Building on broader research around health service utilisation among PWID, our study focuses on general health services as a principal element in determining health outcomes for this population. The strength of this research lies in the sample itself who are a relatively young cohort of actively injecting PWID, the majority of whom were out of treatment at baseline and may have different health needs and service utilisation patterns compared to other injecting populations previously studied e.g. [7,55]. Given the high rates of GP service utilisation, the health needs of this population are not limited to opioid dependence, and consequently health service needs extend beyond OST. Ensuring PWID have access to health services early in their injecting career could prevent chronic conditions prevalent among their older counterparts [56]. It may also reduce the use of emergency services for health needs that could be addressed in primary care settings [57]. Key findings from this study are that low socioeconomic status and frequent injecting practices impair GP service utilisation within this population. The former is particularly notable; providing healthcare cards to PWID of low socioeconomic status may not be sufficient to support access to services. Comprehensive services and support can alleviate the pressures faced by this population and create an environment conducive to harm minimisation strategies. Further research using longitudinal data from this cohort will serve to understand health service utilisation trends and supplement our current findings.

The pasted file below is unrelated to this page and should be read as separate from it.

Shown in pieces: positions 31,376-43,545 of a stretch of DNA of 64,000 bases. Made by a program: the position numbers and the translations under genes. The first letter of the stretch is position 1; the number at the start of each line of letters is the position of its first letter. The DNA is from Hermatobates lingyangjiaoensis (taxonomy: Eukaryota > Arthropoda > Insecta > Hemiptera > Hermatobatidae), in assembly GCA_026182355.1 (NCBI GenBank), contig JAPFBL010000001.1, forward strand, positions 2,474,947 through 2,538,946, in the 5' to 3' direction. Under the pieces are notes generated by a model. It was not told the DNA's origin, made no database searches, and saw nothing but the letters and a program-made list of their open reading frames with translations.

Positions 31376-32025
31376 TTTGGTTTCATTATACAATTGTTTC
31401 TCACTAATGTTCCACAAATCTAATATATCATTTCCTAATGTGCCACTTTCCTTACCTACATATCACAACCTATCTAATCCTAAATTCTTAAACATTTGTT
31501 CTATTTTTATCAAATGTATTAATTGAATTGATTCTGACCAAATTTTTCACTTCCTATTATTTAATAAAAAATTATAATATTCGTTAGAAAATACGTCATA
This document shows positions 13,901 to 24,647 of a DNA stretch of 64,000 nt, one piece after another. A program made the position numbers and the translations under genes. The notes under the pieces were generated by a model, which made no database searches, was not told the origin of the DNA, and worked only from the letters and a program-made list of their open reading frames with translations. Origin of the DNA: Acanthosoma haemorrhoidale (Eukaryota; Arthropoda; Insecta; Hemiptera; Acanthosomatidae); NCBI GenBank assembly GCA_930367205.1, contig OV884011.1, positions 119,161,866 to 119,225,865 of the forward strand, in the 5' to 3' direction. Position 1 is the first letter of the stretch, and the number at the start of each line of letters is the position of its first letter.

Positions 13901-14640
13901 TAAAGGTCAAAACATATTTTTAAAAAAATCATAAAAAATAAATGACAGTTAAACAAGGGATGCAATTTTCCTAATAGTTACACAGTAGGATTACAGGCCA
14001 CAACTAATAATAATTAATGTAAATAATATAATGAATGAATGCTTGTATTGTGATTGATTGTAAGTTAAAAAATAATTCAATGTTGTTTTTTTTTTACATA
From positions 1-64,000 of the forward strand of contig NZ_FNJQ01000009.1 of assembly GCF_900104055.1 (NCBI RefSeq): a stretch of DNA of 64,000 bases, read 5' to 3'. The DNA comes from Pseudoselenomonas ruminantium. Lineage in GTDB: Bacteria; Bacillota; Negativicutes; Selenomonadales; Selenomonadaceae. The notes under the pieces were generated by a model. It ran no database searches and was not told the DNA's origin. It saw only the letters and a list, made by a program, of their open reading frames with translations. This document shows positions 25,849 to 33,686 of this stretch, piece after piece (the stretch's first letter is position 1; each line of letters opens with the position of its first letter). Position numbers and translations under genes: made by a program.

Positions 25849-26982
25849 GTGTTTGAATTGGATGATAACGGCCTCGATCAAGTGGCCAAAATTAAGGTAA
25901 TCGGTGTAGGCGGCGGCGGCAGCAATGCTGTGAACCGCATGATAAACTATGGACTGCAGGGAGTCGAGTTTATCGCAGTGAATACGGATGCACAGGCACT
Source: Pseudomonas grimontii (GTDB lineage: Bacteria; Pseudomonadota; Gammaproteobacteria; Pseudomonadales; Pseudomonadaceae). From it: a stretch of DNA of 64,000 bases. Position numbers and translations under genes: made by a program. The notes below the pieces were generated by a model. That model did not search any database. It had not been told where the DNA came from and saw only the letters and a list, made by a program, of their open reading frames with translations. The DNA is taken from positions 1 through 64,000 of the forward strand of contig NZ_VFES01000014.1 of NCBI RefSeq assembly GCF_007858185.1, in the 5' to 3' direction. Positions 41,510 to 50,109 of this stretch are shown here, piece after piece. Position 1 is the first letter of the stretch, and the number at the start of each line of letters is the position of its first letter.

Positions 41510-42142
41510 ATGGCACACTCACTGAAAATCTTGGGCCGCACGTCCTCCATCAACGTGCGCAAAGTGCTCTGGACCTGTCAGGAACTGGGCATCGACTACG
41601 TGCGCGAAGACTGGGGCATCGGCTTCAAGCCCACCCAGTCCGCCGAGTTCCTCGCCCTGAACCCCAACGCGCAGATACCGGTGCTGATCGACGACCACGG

Competing interests

The authors declare that they have no competing interests.

Authors' contributions

DN and PD developed the analysis plan. DN conducted the data analysis, and led the writing of the manuscript. PD and MS contributed to the interpretation of the data, and approved the finalmanuscript. Allauthors read and approved the finalmanuscript.


The authors thank study participants and organisations involved in recruitment. The MIX study is funded by The ColonialFoundation Trust and the NationalHealth and MedicalResearch Council(NHMRC Grant #545891). DN receives support from the NHMRC through a postgraduate award and the Burnet Institute Centre for Research Excellence into Injecting Drug Use (CREIDU Grant #APP1001144). PD is supported by an ARC Future Fellowship and MS received support through CREIDU. The authors gratefully acknowledge the contribution to this work of the Victoria Operational Infrastructure Support Program. The funding bodies played no role in the study design, data analysis or preparation of manuscript for publication.

Received: 5 December 2013 Accepted: 8 July 2014 Published: 16 July 2014


1. Arno PS, Budner NS, Selwyn PA, Wasserman WC: Utilization of on-site primary care services by HIV-seropositive and seronegative drug users in a methadone maintenance program. Public Health Rep 1993, 108(4):492+.

2. Chitwood DD, Comerford M, McBride DC, McCoy CB, Metsch LR: A comparison of the need for health care and use of health care by injection-drug users, other chronic drug users, and nondrug users. Am Behav Sci 1998, 41 (8):1107+.